FORTUNATELY for me, I was never Nicholas Ridley's fag at Eton, writes Tam Dalyell. I say fortunately because, as the late Tom Brocklebank's first house- captain, he was rough with tongue and cane on those whom he considered less than perfect. I suspect he rather enjoyed the intense dislike of the small boys in the house, as he certainly enjoyed the intense fury - and dislike - of most of the Parliamentary Labour Party, and a good number of his own colleagues on the Conservative benches in the House of Commons.
Ridley was the most arrogant boy, intellectually, that I ever knew at Eton, and the most arrogant MP I ever knew in the House of Commons. He was also the best schoolboy artist whose work I ever saw, at Eton or any other school. I used to watch him, when he was 17, and I was 12, and run errands for water, paints and brushes. Our art teacher, the late Wilfrid Blunt, observed, 'More talented than his grandfather]' (Edwin Lutyens). Ridley's entries to the annual display of MPs' artistic efforts in the Upper Waiting Hall of the Commons were, by cross- party consent, superb.
Had Ridley been a painter, or an engineer - a subject in which he had a First Class honours degree at Balliol - he would have been more acceptable than as a politician and cabinet minister. But then mollifying others was not in Ridley's nature. Only Ted Heath can know precisely why he gave Ridley the boot as a minister - a reversal which made Ridley incandescent with anger, and revenge. What is certain is that the Scots on the Clyde, with shipbuilding connections, were never so glad to see the back of any minister. It was the way he presented his views, as much as the actual views themselves.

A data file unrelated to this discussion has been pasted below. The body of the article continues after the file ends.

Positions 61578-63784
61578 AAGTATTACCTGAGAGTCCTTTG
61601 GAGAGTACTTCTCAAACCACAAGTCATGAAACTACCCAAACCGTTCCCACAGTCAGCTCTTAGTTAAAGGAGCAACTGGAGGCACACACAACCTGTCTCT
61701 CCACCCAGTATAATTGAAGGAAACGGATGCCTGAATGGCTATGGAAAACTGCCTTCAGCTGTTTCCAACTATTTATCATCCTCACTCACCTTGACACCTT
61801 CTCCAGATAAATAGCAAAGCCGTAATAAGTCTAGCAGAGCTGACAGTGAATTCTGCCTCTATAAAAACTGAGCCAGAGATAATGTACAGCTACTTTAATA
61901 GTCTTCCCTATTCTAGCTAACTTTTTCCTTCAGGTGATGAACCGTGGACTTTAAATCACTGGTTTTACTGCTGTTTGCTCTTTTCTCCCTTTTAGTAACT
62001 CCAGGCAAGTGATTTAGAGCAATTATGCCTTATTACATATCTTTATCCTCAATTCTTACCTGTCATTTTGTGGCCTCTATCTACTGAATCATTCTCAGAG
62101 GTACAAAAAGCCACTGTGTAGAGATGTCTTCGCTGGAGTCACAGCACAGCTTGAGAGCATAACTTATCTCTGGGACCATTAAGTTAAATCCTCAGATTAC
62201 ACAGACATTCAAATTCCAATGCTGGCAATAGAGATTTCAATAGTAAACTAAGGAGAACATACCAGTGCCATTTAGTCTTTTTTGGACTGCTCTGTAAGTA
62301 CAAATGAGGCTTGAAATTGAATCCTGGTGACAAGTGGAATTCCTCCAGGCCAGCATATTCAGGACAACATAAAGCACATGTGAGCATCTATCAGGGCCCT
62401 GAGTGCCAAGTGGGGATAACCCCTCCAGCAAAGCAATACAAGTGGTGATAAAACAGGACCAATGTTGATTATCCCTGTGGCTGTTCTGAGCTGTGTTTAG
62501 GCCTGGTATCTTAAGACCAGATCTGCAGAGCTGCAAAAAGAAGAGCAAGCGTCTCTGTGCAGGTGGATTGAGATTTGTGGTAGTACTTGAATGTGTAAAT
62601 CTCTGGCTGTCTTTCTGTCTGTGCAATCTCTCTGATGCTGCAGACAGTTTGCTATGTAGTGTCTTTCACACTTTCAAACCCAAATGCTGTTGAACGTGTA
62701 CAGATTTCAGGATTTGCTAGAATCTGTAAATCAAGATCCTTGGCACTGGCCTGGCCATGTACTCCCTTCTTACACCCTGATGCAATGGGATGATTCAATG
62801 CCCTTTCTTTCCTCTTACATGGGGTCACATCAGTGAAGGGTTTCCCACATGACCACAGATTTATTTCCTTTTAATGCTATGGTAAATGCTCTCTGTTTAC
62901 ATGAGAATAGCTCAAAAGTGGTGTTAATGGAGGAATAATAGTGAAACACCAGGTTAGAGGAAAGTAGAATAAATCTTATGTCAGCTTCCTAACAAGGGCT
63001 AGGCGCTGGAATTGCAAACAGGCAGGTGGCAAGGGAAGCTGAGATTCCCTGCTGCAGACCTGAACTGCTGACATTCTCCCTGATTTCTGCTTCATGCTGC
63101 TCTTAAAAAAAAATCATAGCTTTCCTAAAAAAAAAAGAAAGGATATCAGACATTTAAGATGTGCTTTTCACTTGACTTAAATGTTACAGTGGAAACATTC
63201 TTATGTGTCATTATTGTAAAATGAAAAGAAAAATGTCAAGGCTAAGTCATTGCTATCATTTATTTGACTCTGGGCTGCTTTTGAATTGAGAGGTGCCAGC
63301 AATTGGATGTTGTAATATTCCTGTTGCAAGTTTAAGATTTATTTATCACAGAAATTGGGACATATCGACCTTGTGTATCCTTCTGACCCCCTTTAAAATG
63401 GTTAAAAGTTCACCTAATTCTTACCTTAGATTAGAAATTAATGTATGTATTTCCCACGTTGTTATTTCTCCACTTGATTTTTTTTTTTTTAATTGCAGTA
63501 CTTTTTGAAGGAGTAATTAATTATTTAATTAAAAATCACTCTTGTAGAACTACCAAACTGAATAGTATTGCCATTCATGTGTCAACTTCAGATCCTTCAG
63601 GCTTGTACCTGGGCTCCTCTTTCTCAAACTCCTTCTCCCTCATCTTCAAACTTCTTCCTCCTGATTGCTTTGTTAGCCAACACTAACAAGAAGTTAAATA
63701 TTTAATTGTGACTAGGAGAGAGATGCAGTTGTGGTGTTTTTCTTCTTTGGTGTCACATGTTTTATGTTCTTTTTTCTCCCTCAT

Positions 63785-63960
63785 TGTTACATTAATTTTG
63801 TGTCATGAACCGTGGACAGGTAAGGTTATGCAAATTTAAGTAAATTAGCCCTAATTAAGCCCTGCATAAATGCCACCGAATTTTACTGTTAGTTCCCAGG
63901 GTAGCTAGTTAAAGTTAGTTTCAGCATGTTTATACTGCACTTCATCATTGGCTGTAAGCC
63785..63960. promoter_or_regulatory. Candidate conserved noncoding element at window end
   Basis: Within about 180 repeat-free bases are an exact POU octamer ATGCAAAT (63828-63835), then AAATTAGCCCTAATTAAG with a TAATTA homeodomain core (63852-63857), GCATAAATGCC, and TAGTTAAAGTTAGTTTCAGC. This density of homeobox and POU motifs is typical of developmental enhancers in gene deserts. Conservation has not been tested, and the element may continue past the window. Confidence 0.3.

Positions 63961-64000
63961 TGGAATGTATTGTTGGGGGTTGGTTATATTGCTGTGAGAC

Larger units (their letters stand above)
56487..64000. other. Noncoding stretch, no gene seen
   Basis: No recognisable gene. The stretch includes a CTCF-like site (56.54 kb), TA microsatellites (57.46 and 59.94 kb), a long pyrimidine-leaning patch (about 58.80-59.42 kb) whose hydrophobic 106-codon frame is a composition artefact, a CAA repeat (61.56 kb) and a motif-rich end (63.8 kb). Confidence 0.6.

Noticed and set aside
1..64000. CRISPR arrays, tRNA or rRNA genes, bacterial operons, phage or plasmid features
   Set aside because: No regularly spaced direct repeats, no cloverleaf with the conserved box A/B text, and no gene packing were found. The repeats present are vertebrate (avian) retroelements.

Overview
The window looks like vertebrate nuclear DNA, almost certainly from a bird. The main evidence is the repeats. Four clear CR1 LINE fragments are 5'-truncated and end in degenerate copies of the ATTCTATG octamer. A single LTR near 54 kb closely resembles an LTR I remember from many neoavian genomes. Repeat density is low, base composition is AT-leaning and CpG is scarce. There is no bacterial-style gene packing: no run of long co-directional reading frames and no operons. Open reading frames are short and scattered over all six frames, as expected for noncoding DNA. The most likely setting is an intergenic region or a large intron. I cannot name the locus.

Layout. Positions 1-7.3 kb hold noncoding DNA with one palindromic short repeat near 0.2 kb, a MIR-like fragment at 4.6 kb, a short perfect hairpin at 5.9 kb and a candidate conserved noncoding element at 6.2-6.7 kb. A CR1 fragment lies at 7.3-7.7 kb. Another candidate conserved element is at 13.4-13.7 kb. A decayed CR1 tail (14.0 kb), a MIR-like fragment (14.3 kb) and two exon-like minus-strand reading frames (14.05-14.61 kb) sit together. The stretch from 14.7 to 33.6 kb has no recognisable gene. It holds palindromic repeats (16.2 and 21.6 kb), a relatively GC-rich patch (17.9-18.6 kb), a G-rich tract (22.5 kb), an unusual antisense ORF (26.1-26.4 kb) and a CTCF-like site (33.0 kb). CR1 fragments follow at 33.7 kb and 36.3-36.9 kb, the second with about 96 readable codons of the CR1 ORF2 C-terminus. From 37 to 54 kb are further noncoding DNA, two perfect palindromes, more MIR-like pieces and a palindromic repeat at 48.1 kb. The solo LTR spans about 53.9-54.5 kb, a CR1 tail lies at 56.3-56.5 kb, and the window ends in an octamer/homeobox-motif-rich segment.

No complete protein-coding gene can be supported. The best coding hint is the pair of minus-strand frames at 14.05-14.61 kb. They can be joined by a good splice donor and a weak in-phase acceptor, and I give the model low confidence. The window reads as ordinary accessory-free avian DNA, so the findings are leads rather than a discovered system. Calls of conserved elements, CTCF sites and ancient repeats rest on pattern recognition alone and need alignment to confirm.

Ridley had the dangerous trait, sometimes found in the clever younger brothers of the aristocracy, of spoiling a respectable case by wallowing with a tinge of enjoyment in being gratuitously confrontational. He enjoyed being rude - though, not I think, to Margaret Thatcher.
On the other hand, Ridley was often right. If he had got his way as the responsible Foreign Office minister after visiting the Falklands, the chances are that the islanders would have compromised, and, ironically, there would have been no Falklands war. His case for recognising the reality of the need for negotiations with Argentina, Britain's then friend, was powerful. It came unstuck because Ridley was like a red rag to the bull of the Falkland islanders, and then upset the House of Commons during a ministerial statement, as only he could, by off-handed and offensive disdain - even for those of us who agreed with him.
Ridley was surely the most undiplomatic man ever to be a Foreign Office minister. Nor was he suited to be Secretary of State for the Environment, albeit that the poll tax was not his idea in the first place.
Ridley's autobiography is a deeply interesting and well-written work which will be one of the principal sources for historians who wish to understand Britain in the 1980s. The history of the government, and Margaret Thatcher herself, might have been different had she appointed Nick Ridley to the one post for which he was, by temperament and ability, suited, and which he craved - Chancellor of the Exchequer.